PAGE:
A casual conversation between two professors on a train from Oxford to London has led to the development of a new type of sensor that may be markedly better at sniffing out explosives, cocaine or environmental toxins than sensors now on the market.
The professors, Juan G. Santiago of Stanford University and Carl Meinhart of the University of California-Santa Barbara, both associate professors of mechanical engineering, had been at the University of Oxford for a conference. On the train, they were talking about their common interest, a type of spectroscopy that involves the precise control of tiny streams of water running through a glass tube no wider than a human hair.
The spectroscopy makes it possible to identify an unknown substance by dissolving the substance in water and then flashing it with laser light as it flows through the tube. The molecules of the mystery substance respond with a spray of photons whose frequency "signature" gives away their identity.
As the English countryside flashed by outside the train windows, the talk between the researchers turned to their recent refinement: running the mini-rivers through a miniature open-air canal instead of the glass tube. Santiago suggested that by exposing the water to the atmosphere in this fashion, the device might work as a detector rather than a laboratory instrument. Random molecules of the gases in the surrounding air would strike the water surface and be absorbed, making it possible to identify them. Meinhart understood the significance: "We were sitting on the train, and I said, 'Oh, I know how to do that.'"
After more work by the two professors and their graduate students, they have formed a company to take the detector to market. The company, SpectraFluidics, has filed for patents. "The new thing is that you can have this interaction occur in real time," Santiago said. "As you're controlling the liquid, it's being exposed to the atmosphere." Detection of a specific substance might take only two or three seconds, much quicker than current detectors, the researchers said. They described their work in a paper to be published this week in the online version of the Proceedings of the National Academy of Sciences.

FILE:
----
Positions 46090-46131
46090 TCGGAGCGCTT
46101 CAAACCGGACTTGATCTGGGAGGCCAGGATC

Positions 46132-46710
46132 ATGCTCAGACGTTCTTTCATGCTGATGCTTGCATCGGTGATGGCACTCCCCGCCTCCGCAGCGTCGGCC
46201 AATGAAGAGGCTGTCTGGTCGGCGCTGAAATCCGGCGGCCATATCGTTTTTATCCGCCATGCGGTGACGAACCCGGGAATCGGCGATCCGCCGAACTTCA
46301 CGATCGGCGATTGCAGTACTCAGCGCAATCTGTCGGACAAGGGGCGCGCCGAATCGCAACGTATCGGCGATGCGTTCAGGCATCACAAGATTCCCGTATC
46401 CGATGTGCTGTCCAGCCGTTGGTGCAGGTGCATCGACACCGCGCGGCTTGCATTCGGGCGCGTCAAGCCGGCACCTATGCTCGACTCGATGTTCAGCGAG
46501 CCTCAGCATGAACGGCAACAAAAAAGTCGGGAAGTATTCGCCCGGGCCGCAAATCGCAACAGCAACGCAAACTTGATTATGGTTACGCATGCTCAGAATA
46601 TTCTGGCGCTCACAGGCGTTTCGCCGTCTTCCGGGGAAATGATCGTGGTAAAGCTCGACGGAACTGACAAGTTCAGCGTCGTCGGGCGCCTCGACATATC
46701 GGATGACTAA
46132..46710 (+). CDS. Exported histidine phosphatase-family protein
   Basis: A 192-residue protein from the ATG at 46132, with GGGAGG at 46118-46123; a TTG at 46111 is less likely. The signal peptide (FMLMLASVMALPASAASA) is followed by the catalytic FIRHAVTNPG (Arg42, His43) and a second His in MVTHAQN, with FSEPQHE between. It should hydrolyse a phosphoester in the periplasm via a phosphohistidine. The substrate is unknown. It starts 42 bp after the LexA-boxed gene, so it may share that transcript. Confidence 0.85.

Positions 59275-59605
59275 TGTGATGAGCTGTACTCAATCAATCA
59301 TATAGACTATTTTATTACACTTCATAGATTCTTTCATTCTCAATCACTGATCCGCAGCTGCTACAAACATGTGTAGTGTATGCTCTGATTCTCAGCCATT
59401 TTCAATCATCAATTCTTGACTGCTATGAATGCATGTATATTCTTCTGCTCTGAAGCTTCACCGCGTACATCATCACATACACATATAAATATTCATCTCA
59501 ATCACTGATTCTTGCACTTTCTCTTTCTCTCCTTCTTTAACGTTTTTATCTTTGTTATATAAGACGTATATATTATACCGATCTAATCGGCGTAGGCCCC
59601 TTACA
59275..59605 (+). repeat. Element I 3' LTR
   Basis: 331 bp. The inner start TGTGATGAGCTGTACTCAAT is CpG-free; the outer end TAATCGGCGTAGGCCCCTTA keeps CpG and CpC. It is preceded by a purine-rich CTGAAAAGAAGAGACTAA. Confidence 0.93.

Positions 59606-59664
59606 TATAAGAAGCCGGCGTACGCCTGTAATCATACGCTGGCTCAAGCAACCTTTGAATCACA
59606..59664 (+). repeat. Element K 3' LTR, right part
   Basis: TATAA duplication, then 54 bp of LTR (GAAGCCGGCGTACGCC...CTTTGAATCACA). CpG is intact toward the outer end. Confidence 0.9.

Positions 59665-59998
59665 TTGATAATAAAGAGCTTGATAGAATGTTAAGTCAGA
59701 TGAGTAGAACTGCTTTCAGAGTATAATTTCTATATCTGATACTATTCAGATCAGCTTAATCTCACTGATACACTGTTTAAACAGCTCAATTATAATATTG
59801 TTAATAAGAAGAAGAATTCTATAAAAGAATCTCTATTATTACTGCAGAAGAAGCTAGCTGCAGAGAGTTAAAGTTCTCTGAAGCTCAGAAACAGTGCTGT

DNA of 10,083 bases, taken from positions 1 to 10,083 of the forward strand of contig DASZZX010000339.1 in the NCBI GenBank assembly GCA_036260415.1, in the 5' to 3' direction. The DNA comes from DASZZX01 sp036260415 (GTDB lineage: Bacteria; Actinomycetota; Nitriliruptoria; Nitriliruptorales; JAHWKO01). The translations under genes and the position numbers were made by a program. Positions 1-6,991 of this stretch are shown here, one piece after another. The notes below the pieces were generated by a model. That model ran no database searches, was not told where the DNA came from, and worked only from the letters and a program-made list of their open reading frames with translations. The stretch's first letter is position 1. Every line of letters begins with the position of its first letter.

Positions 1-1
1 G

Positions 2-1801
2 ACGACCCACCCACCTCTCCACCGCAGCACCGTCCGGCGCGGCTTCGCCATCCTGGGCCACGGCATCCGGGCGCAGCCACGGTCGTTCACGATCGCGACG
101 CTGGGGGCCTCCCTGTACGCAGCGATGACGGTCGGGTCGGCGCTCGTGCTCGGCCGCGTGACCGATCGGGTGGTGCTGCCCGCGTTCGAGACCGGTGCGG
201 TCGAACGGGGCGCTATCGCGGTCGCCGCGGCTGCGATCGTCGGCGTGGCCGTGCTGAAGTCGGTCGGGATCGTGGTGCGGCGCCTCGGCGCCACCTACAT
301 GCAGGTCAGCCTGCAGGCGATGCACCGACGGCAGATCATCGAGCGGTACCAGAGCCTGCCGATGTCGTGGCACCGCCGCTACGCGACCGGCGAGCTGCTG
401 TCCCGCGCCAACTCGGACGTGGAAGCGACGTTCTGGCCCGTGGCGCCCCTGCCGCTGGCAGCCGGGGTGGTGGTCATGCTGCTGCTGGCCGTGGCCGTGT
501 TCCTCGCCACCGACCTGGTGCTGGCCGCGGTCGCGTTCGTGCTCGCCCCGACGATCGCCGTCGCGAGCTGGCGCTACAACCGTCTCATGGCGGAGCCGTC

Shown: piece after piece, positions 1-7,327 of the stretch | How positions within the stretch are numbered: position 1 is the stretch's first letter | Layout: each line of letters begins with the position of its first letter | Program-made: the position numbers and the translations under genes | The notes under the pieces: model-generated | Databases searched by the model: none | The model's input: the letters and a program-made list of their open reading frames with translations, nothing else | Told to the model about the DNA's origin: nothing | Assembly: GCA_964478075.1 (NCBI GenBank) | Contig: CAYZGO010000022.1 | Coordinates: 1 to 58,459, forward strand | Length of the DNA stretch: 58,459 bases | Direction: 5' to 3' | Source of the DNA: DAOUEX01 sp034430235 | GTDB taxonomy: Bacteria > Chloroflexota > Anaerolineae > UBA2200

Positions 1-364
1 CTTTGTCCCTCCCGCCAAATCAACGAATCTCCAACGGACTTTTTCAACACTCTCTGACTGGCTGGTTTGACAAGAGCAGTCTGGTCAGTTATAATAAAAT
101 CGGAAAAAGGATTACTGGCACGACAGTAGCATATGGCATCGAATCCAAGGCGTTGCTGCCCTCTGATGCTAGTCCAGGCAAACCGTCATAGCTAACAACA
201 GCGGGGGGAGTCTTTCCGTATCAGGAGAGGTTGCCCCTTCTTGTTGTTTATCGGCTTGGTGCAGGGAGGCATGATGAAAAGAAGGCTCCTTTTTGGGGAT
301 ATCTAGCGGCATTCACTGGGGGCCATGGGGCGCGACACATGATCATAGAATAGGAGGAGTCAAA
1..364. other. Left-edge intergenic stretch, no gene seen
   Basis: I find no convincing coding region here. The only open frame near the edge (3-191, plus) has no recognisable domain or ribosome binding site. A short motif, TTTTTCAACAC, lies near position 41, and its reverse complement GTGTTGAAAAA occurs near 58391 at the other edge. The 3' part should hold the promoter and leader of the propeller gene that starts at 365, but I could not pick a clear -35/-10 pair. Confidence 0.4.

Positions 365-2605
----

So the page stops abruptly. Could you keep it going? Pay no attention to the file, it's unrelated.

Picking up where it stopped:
The basic technology behind the technology, known as "surface-enhanced Raman spectroscopy," has been in use for some time. The "enhancement" comes from seeding the water with, typically, gold or silver. Certain target molecules will aggregate on the gold or silver; for complex reasons, this makes the target molecules much easier to detect. "It's a huge enhancement," Santiago said. In fact, the molecules may be a trillion times easier to see. As a practical matter, this enhancement means a substance may be detected if there are only a handful of molecules in the water.
Santiago and Meinhart are exploring methods to realize and control the flow of micro "rivers" in channels just a few microns deep. Meinhart has been driving the flows with pressure. Santiago is exploring the use of electric fields to switch on and off and divert these open channel streams.
The canal's interior is made with a hydrophilic material, while the area adjoining the canal is hydrophobic. "So the water wants to stay in there," Santiago said. Surface tension also helps keep the water in the channel; it stays put even when the device is turned upside down.
Meinhart predicts a handheld device in the near future and a much smaller model—an inch square, laser included—within five years. "We're not sure, but we think we're at least three orders of magnitude better than anything else that's out there for explosives," he said.
"If you had cocaine just sitting on a table, we could probably measure the evaporation coming off that, which is unheard of," he added. "It's an optical nose. We're using light to smell things only your dog can smell."
Also contributing to the paper, "Free-surface microfluidic control of surface-enhanced Raman spectroscopy for the optimized detection of airborne molecules," were Brian D. Piorek, Seung Joon Lee, Martin Moskovits and Sanjoy Banerjee of UC-Santa Barbara. The U.S. Army, U.S. Air Force and National Science Foundation funded this research.
Source: Stanford University
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